Vermont was the most recent state to weigh in on the e- mail issue, stating that a lawyer does not violate disciplinary rules by communicating with a client via unencrypted e-mail. In so deciding, it agreed with Illinois, which opined in May that privacy expectations for e-mail are no less than those of a phone call. (Interception of either type of communication is illegal under federal law.)
South Carolina is now similarly accepting. In June, it revised and relaxed its original e-mail ethics opinion, holding there now exists a reasonable expectation that e-mail is confidential. New York is considering an amendment stating that communications otherwise privileged do not lose their privileged character because they were communicated via e-mail.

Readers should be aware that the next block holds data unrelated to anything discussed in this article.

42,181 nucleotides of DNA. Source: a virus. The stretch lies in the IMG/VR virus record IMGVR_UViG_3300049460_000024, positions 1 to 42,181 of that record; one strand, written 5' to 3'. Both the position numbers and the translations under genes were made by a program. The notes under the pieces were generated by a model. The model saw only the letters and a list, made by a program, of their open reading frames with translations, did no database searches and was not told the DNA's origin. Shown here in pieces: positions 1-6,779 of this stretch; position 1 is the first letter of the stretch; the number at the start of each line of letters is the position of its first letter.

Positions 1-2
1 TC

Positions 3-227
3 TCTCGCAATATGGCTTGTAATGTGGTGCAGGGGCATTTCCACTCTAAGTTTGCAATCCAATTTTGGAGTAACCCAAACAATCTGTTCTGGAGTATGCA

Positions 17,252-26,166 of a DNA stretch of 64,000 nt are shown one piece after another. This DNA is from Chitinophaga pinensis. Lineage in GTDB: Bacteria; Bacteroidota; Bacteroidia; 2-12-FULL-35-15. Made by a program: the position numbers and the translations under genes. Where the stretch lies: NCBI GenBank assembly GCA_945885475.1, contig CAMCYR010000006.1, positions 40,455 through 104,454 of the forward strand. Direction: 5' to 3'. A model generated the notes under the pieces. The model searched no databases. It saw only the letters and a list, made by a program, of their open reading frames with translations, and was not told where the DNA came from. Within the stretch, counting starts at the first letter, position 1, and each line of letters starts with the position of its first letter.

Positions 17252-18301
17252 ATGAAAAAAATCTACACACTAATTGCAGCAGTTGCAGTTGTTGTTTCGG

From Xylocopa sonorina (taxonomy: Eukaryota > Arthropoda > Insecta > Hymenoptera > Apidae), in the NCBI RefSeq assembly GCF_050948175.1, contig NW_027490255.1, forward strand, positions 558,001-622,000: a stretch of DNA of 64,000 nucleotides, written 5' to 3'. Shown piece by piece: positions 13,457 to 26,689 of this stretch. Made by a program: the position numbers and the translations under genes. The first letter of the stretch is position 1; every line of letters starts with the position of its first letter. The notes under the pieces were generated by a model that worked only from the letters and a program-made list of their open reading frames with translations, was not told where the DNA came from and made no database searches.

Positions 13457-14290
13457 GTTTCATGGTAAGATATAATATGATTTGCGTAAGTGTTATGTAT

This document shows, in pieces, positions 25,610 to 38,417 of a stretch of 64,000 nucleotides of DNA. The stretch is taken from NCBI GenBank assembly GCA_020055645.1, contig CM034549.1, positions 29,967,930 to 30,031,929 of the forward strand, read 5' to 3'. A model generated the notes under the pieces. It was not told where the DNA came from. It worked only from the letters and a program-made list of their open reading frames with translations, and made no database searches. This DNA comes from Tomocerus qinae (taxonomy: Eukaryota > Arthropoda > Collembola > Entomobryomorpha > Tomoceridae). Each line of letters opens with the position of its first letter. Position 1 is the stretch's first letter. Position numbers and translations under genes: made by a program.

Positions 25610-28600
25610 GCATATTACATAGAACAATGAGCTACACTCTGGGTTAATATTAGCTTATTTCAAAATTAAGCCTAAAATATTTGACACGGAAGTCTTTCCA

But although e-mail may be privileged, "these proposals do not make e-mail secret," says Kevin J. Connolly, counsel to New York's Eaton & Van Winkle, where he directs the firm's new-media and computer technology practice.
Iowa reconsidered its 1996 opinion deleting its requirement for encryption but still demanding that clients give express waivers before attorneys send confidential information by e-mail.
The difference in opinion may lie in the analogy drawn, e- mails Mr. Connolly. Those who compare e-mail to a postcard--a common analogy--feel that there can be no reasonable expectation of privacy in an unencrypted communication, he says. But some view e-mail as akin to a fax or telephone because e-mail travels over identical wires. They note that those communications enjoy the expectation of privacy.